For a group of UA Little Rock international students, the best table in town isn’t found at a fancy restaurant downtown.
Instead, the best food and conversation can be found inside the Campus Wellness Center, where this small group of friends comes together every Friday in fellowship to share their weekly adventures.
Ranjitha Hari, who is earning a doctorate in physics, started attending this informal Friday lunch club after meeting Campus Wellness Coordinator Karl Lenser during her first semester on campus.
“Karl is the backbone behind this group,” Hari said. “He has met international students at different campus events, and he thought we would enjoy meeting for lunch every Friday. We cook different foods, and we talk about our different cultures. The conversations help us to improve our communication skills in English. The group has also helped me make friends. It’s good stress relief after a long week. We talk about different things, play cards, and enjoy food from around the world.”
Beginning last semester, anywhere from five to 15 international students from India, Iraq, Pakistan, Ukraine, Moldova, Nepal, Nigeria, Malaysia, Saudi Arabia, and Bangladesh meet for lunch every Friday. The members range in age from 6-month-old Ameera Alzaid, the daughter of lunch club members Wejdan Alhamad and Mohammed Alzaid from Saudia Arabia, to Lenser, who considers himself the “grandpa of the group” at 60.
“This is the best restaurant in Little Rock,” Lenser joked. “Where else will you get food from four or five countries in one location? This is social wellness at its finest. There is definitely a family atmosphere at these lunches.We learn words and phrases from a variety of languages from the various countries that are represented at the lunches. We discuss the differences in our cultures and enjoy hearing stories from a variety of topics including dating, arranged marriages, politics, religion, weddings, and education. The lunch gatherings promote social wellness and are very educational and fun.”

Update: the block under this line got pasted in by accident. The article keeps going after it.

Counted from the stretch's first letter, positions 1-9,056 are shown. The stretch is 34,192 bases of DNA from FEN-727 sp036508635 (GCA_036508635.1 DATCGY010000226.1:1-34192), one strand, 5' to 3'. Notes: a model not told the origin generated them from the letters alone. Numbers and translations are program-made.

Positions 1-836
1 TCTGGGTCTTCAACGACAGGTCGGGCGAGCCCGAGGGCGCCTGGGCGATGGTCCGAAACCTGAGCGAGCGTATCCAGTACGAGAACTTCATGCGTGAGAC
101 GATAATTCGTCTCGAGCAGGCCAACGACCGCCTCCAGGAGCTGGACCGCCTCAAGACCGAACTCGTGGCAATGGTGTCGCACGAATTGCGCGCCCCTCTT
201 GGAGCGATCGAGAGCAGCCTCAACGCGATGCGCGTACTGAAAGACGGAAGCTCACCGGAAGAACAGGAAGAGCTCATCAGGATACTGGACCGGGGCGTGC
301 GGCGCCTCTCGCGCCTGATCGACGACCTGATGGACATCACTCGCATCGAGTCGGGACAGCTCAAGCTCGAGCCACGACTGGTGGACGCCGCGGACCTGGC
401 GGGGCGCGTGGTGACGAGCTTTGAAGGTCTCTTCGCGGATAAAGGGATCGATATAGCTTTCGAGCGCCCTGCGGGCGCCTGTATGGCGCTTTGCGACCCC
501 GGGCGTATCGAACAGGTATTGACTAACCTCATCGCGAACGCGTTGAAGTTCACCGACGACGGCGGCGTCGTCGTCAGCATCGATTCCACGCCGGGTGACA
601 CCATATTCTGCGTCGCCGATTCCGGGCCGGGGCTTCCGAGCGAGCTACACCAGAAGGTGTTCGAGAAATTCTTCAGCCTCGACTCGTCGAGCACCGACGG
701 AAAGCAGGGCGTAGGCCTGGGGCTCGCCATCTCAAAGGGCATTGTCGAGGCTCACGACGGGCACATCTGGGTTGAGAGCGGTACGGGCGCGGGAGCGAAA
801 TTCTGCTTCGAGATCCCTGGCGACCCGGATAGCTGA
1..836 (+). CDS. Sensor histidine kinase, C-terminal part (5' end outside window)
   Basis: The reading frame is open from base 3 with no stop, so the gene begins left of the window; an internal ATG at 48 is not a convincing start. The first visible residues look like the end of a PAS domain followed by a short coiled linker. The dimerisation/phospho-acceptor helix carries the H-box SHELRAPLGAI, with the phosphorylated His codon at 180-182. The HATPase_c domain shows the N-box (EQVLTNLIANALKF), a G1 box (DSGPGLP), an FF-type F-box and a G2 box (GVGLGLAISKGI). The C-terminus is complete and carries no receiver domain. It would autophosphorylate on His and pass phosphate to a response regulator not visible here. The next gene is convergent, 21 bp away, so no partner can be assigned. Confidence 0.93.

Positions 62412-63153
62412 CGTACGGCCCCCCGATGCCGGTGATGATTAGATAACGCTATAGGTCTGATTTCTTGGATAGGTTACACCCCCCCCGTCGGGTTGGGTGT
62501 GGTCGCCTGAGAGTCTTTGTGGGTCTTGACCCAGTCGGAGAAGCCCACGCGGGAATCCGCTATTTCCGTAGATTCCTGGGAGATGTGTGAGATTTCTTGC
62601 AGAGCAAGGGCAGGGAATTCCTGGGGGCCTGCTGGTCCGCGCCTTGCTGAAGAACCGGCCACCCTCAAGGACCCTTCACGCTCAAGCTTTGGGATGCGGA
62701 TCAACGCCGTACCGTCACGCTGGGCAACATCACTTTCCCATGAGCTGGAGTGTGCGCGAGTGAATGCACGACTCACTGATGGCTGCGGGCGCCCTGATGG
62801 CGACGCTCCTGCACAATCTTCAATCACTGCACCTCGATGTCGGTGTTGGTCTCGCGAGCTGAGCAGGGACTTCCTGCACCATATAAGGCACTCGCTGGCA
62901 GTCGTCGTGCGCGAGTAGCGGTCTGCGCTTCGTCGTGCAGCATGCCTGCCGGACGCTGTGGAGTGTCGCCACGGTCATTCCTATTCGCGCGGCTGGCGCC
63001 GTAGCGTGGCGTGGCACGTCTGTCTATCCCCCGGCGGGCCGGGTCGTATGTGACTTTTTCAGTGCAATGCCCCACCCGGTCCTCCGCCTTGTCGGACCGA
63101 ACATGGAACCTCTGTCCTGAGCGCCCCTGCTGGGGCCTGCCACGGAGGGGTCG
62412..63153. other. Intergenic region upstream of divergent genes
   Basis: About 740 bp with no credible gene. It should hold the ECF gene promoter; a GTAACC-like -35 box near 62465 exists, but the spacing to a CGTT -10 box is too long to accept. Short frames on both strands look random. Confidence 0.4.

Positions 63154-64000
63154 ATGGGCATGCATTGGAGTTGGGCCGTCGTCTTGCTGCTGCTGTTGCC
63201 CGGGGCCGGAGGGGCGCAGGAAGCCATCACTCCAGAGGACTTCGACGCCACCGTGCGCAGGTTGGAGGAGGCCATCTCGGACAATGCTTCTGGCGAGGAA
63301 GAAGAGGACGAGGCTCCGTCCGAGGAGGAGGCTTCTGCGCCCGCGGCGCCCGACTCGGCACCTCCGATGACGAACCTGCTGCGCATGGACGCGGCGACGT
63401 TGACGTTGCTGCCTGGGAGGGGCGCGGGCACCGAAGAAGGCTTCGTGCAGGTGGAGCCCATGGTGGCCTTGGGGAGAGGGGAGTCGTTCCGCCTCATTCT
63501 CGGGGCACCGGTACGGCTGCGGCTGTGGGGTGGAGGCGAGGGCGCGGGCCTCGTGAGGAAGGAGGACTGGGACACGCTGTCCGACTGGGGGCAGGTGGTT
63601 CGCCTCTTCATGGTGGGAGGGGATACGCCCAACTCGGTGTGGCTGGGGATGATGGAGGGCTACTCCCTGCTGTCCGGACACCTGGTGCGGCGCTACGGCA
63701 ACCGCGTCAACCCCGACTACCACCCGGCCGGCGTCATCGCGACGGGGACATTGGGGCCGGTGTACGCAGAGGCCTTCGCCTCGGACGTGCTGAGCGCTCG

Most members also appreciate the chance to build a sense of family and community while they are living far away from their homes.
“I just met an international student earlier this week, and she didn’t know anyone,” said Shubham Ghorpade, a graduate student in construction management from India. “It’s like a family here. For others who are alone, it’s important for them to socialize.”
Muize Lemboye, a mass communication graduate student from Nigeria, enjoys the bond that he has formed with other lunch club members.
“My favorite part of lunch, I will not lie, is the food,” Lemboye said. “I am a foodie, and I also love learning about new cultures. I love to talk to people, and this group will laugh at my jokes, even if they are not funny. It’s nice to have a community like that.”